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California unemployment rate holds at 12.5%

California’s unemployment rate held steady at 12.5% in February as effects of the recession dragged into 2010, the U.S. Department of Labor reported Friday.

That rate was the same as January’s, and was up from 10.2% one year ago.

The state’s jobs picture mirrored a similar flattening of the national rate at 9.7% for the first two months of the year.

Employers continued to be reluctant to expand their payrolls, economists said, despite signs of increased activity in retail sales, international trade and manufacturing.

The weakness was reflected in a related survey of households that showed that the Golden State lost 20,400 jobs during the month, reversing a 32,500-job uptick in January.

“Basically, what we have are indications that California is indeed growing, but employers are still reticent to hire for a number of reasons,” said Jerry Nickelsburg, a senior economist with the UCLA Anderson Forecast. “At the core of it, they are still waiting to ascertain that the recovery is taking hold before they commit resources.”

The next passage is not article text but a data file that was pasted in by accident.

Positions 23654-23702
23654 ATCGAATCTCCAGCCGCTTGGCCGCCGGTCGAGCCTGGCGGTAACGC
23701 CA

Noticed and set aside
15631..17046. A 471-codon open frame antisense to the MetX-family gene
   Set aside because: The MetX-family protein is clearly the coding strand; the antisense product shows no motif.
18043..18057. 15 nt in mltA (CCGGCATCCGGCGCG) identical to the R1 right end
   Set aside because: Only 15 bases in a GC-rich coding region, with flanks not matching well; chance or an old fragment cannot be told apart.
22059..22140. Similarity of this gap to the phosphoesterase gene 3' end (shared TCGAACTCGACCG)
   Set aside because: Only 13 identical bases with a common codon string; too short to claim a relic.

The Anderson forecast released this week predicted continued double-digit unemployment in California for the rest of this year.

That’s bad news for out-of-work people like Vernon Crowder, an economist and banker who was laid off 13 months ago and hasn’t found work since. “There’s definitely a lot more economists on the market as banks consolidate,” he said. “When there’s an opening, there’s a landslide of applications.”

While small, the professional sector -- which includes lawyers, accountants, architects and economists -- has been hard-hit by the recession, more so than in the previous economic downturn. An implosion of commercial and residential real estate and efforts by companies to control costs has meant less work for the professions.

marc.lifsher@latimes.com


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